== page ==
The Republicans have lost their chokehold on the American government. Now, they expect bipartisanship. The people can never give it to them.

And yet, the right’s Democratic Party counterparts have decidedly not responded by running left. Recent Democratic Presidential and Vice Presidential nominees belie this. Joe Biden, John Kerry, Joe Lieberman, Bill Clinton and Michael Dukakis all took right wing stances on military expansion, mass incarceration, drug enforcement and economics. Older leaders of the Democratic Party have proposed engaging in a bipartisan marketplace of ideas with the Republicans and the President. Biden especially, who is both the Democratic frontrunner for president and a man who once praised segregationist Strom Thurmond’s “bravery” and “courage”, is poisonous to any kind of true resistance to this violence. Civil discourse places genocide on the same moral level as fighting it. It equates the Bielskis and the Eichmanns. To do such would be to lend legitimacy to their fascism, their violence, and their hate.

In 1919, the SA was a small group of German World War I veterans who regularly preached violence and anti-semitism. Their meetings were often sparsely attended and heavily protested. The SA would violently suppress protests of their activities, and then claim that they were provoked, that the violence was coming from both sides. A few years later, the leader of the SA would ascend to the highest executive office in Germany despite losing the popular vote, then cut his ties with paramilitary groups and weaponize state power instead.

Suppression of protest, ignorance of far right movements, a broken and fractured political system, and a strong movement against the left are all the barometric indicators of fascism. Those factors produced Hitler and Mussolini in the 20th century. They produced Putin in 1990s Russia. And they produced Donald Trump in 2016. Two years in, a push to prevent the horrific possibilities of a fascist America is necessary, and must be enacted by any means possible.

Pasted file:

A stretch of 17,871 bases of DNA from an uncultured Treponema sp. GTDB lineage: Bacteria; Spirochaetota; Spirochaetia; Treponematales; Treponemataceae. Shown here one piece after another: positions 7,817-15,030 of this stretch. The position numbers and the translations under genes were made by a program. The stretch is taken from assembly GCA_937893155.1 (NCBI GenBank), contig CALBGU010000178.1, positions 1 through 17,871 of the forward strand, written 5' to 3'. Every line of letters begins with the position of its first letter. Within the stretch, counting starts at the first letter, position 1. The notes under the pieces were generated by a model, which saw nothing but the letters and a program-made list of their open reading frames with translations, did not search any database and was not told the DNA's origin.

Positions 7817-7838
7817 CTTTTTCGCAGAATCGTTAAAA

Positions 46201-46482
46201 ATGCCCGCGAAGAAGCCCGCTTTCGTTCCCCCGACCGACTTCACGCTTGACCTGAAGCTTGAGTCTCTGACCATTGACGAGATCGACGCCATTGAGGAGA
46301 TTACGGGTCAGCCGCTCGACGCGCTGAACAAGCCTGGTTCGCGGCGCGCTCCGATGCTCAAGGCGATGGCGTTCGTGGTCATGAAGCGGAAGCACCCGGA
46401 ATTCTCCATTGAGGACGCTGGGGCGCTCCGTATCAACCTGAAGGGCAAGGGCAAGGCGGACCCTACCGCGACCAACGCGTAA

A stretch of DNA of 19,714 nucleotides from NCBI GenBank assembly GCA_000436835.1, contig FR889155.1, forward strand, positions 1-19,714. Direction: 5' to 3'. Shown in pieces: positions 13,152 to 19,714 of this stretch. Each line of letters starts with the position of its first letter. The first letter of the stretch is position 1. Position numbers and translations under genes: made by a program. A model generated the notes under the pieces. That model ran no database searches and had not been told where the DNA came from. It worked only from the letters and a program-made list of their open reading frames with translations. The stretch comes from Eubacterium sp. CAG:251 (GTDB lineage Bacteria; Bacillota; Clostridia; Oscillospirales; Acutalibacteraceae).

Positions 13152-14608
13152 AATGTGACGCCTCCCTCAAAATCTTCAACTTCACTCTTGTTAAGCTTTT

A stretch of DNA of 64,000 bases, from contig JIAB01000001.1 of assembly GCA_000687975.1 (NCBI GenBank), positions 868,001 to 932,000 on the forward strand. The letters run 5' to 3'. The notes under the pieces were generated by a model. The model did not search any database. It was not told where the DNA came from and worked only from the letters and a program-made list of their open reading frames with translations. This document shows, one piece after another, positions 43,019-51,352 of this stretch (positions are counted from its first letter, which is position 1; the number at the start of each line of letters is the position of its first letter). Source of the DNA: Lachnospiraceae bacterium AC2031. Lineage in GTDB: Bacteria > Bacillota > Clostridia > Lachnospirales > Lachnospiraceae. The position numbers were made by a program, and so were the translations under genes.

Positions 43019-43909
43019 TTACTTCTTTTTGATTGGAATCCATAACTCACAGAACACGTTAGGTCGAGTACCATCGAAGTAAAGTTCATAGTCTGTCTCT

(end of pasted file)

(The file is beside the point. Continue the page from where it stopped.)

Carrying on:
On November 8th, two dozen protesters arrived at Tucker Carlson’s large suburban home to protest Carlson’s actions as a Fox News host. Protesters gave chants, spraypainted the anarchist A on his driveway, and knocked on his door. Carlson claimed that they had kicked in his door, vandalized his home, and told his children they would kill him. The police report reflected none of this. This stretching of the truth was not out of character for Carlson. Carlson has previously advocated for racial and religious homogeneity and repeated the lie that there is a white genocide happening in South Africa. Carlson incorrectly claimed that integration had gotten rid of both rich and light skinned black people in Washington D.C. He has written a sympathetic account of independent American contractors in Iraq (the type that would commit the Nisour Square massacre) and repeatedly ridiculed the concept of there being more than 2 genders. His incitements to a particularly American fascism and violence far outweigh the incivility of appearing outside his home. And yet, the liberal response has castrated the on-the-ground activists. Late night show host Stephen Colbert tweeted his disapproval, as did Kevin Kruse, the country’s foremost historian, and the Washington Post. The protest is being investigated as a hate crime.

Despite the backlash, it worked. People whose rhetoric and activities threaten the safety of millions realize that they exist in a society that will respond to them in kind. Fox News’s Twitter and it’s hosts’ Twitters have gone silent. Their place in that bipartisan marketplace of ideas has shrunk, as it should. Right wing violence lives amongst the free discourse of an open society. If not checked, it becomes violent action. Right wing discourse appears when an INS raid decimates a rural town, when 5,000 troops wait for months in the desert for the chance to shoot at asylum seekers, when US free trade and diplomacy sends Saudi planes shrieking over Yemen, dropping Lockheed Martin’s bombs on school buses full of children. The interconnected world we live in, the one we Americans dominate, is teetering. The climate and the economy have become increasingly volatile. Right wing discourse got us here. Climate change denial, the Red Scare, and the advent of an Internet for profit have taken the left out of the driver’s seat. The racism, the sexism, the willful ignorance, the economic aggression and the violence that got us here can not get us out.

Only a strong left can. 

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Right wing politics is an ideological threat to a functioning America